“We are frankly shocked that the Office of Environment and Heritage has been working behind the scenes with the coal industry on a plan for 16 mining projects that will potentially push threatened wildlife and ecological communities to extinction in this region,” Georgina Woods, a spokeswoman for Lock the Gate, said.

“The public has had no opportunity to see the results of this assessment and advocate for the protection of our endangered wildlife and bushland,” Ms Woods said.

“The agency responsible for protecting wildlife has utterly sold out the Hunter, giving privileged access to the very companies that want to mine the last remnants of bushland in this valley.”

A spokesman for the OEH said the current timetable was  to make the reports public by the second half of this year.

“There has been extensive land clearing in the region for a variety of uses over the past 150 years and there is benefit in proactively identifying desired conservation outcomes in advance of project-by-project applications for future coal mining,” the spokesman said.

While the specific areas to be mined were yet to be determined by the miners, the assessment would help improve environmental outcomes and provide “greater certainty for the community, industry and government”, the spokesman said.

Environment Minister Rob Stokes said the government “is committed to a comprehensive independent assessment of the ecological sustainability of new development”, with the UN’s hierarchy convention of  “avoid, minimise, offset” applied.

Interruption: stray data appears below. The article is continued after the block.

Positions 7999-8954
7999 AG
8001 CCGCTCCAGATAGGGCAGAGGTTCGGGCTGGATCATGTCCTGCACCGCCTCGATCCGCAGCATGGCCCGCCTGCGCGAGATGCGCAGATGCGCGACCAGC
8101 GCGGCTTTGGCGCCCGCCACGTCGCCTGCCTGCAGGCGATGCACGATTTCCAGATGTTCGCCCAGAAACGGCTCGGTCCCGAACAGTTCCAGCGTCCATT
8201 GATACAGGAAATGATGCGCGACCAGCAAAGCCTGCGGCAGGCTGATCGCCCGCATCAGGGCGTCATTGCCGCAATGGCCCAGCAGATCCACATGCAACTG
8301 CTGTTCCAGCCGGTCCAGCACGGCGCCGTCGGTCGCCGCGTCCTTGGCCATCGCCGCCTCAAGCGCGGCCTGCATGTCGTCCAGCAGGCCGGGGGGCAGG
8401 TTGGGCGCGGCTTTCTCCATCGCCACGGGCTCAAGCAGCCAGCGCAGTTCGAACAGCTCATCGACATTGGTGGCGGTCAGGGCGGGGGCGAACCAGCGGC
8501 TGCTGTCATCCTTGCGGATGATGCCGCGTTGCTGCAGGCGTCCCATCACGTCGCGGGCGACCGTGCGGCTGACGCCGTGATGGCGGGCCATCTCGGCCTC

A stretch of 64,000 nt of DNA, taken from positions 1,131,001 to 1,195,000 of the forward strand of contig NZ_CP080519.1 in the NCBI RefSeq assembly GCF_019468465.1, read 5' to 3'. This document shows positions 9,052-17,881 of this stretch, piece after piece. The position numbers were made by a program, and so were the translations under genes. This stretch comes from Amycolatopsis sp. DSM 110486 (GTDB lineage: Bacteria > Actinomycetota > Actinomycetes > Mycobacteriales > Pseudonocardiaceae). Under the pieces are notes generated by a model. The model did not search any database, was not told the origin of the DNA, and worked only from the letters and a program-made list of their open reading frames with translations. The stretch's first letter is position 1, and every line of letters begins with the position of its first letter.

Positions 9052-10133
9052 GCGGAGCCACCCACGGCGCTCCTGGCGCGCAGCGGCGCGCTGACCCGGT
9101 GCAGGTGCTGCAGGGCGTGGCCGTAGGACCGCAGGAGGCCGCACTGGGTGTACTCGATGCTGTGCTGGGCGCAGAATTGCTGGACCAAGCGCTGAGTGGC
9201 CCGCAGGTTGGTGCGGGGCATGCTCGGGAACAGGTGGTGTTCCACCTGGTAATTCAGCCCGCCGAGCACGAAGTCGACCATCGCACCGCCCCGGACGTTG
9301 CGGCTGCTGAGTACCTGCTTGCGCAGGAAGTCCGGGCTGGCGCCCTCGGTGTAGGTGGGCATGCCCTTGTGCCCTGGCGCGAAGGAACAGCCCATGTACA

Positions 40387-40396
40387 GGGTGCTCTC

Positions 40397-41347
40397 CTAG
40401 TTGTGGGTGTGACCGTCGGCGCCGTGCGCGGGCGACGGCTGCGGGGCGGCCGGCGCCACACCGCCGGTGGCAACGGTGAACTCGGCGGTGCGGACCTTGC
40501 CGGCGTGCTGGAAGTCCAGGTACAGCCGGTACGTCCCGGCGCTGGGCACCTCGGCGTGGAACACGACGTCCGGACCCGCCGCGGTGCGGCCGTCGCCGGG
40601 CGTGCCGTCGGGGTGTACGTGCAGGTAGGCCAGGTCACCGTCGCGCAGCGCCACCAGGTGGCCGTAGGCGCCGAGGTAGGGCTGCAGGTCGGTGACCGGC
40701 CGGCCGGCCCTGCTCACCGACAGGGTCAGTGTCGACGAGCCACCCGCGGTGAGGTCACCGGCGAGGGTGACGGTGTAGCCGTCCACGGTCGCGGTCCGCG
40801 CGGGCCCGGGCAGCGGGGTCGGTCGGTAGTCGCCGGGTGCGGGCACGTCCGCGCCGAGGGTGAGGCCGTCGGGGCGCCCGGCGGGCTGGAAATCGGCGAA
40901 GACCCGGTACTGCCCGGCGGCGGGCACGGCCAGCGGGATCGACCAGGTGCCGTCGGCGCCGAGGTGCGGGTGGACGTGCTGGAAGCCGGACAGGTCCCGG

“The intent of the strategic assessment is, in part, to identify species that are more vulnerable to loss of habitat,” Mr Stokes said. “This will provide mining companies the opportunity to avoid impacts on sensitive areas, up front in the mine-planning process.”

Fairfax Media also sought comment from Opposition Leader Luke Foley.

‘Death’ blueprint

The OEH study covered only part of the mining impacts from the planned projects. Other cumulative effects from the new mines would include impacts on water, air quality and noise levels.

A report released this week by the Climate and Health Alliance said burning coal for electricity generation in the Hunter Valley was already causing health impacts costing hundreds of millions of dollars annually.

Coal output in the region could increase from about 145 million tonnes a year now to 243 million tonnes by 2022, the report said.